Critically, thousands of people will have paid something up front for football season tickets and holidays and they will be anxious to know where they stand legally.
Hearts owner Ann Budge says she would consider legal action should her club be relegated from the Scottish Premiership with eight games left:
There are two ways of dealing with an unexpected situation which affects contractual performance: being reactive or being farsighted.
At the moment, the scale of COVID-19 has completely taken Governments, societies, business, cultural, sporting organisations and individuals completely by surprise. So, in a sense, we are being forced to react to changing circumstances and rely upon established legal contractual principles which govern the termination of agreements i.e. frustration, impossibility and illegality. More about these matters shortly.
As lawyers, could we have pre-empted or foreseen that events (I’m speaking in the general sense here) might render contractual performance highly unlikely or well nigh impossible? Well, yes the concept of Force Majeure clauses is recognised in contract law – although the linguists amongst us may recognise that it’s not a native species of English or Scots law.
“words ‘force majeure’ are not words which we generally find in an English contract. They are taken from the Code Napoleon and they were inserted by this Romanian gentleman or by his advisers, who were no doubt familiar with their use on the Continent.”
In the English case of Matsoukis v Priestman 1 KB 681 Bailhace J, sitting in English High Court was of the view that force majeure clauses could cover events such as industrial action, but certainly not bad weather or football or funerals:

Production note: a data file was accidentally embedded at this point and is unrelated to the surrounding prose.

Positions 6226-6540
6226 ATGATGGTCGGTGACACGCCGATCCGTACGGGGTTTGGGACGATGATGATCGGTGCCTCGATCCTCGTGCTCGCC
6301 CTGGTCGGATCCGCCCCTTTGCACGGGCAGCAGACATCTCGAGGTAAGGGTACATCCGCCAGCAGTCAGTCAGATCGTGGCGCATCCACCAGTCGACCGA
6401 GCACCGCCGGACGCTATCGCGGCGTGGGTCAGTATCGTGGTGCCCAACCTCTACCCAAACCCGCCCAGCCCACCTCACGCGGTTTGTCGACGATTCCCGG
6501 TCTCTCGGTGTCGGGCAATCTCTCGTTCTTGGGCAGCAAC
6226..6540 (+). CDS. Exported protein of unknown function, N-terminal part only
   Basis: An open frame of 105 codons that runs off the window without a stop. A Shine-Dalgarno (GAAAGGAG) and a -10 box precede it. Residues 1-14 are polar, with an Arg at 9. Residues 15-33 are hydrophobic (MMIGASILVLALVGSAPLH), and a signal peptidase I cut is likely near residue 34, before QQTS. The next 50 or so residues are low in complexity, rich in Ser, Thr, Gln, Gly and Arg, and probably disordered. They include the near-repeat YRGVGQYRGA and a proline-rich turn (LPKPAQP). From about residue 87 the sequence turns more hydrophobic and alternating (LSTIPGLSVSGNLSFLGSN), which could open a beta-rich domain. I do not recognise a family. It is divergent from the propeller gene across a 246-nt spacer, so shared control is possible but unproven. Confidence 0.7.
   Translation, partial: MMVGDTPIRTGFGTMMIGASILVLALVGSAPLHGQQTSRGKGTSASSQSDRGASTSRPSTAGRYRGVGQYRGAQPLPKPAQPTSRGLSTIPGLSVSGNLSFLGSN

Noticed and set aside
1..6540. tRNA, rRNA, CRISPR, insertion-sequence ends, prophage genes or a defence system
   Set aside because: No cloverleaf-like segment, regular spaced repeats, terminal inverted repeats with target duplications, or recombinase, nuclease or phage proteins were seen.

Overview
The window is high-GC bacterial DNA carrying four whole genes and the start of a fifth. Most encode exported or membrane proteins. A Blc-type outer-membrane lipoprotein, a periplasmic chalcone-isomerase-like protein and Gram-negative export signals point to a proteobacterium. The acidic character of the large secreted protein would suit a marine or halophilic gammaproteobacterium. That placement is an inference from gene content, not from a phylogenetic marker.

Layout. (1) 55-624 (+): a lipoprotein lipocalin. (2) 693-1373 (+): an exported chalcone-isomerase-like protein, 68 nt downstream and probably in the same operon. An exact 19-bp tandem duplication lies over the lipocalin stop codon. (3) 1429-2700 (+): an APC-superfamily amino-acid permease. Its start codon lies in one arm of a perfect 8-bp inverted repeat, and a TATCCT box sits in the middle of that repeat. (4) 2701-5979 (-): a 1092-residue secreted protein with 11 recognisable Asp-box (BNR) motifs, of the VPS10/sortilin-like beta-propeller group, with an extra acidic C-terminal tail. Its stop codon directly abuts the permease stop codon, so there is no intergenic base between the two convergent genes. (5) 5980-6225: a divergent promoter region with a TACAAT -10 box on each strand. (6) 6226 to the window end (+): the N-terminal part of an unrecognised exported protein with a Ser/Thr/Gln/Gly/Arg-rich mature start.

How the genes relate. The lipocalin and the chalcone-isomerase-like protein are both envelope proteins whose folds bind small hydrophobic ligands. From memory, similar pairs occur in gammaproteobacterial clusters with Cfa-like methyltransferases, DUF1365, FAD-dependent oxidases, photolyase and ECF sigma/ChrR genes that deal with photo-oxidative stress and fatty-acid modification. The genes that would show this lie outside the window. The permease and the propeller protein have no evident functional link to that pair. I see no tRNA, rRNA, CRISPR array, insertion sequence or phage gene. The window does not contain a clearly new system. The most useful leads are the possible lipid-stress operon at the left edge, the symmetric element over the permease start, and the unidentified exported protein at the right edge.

“these are the usual incidents interrupting work, and the defendants, in making their contract, no doubt took them into account”.
Yet, in the later English High Court decision LebeaupinvRichard Crispin2 KB 714, force majeure clause was given a much broader meaning to include events such as war, bad weather, industrial action and, interestingly, epidemics. That said McCardie J was at pains to point out:
“A force majeure clause should be construed in each case with a close attention to the words which precede or follow it, and with a due regard to the nature and general terms of the contract. The eﬀect of the clause may vary with each instrument.”
Essentially, such clauses are inserted into contracts to deal with the consequences of events outwith the control of the parties which may render performance of the contract impossible.
Ross Campbell of Brodies Solicitors who has pointed out that the rules of last year’s Rugby World Cup tournament in Japan contained a force majeure clause addressing the cancellation of matches due to extreme weather. The clause was not utilised and, therefore, not challenged, but it’s an interesting example of how parties to an agreement might attempt to address situations which can have serious consequences for contractual performance.
A link to Ross Campbell’s article can be found below:
The very phrase force majeure conjuresup images of an unstoppable force that sweeps away the accepted rules or conventions – almost akin to the idea of damnum fatale or an act of God.
So whether, will the courts permit the application of a force majeure clause will turn on the wording of the clause.
Could anyone have predicted the situation that we are now in with COVID-19 and drafted an appropriate clause to address these unprecedented times? It’s extremely doubtful. I’m not pretending to be Nostradamus (or for our Scottish readers, the Brahan Seer or Thomas the Rhymer) when I predict that many lawyers and their clients will actively be looking at the usefulness of force majeure clauses.
Triggering a force majeure clause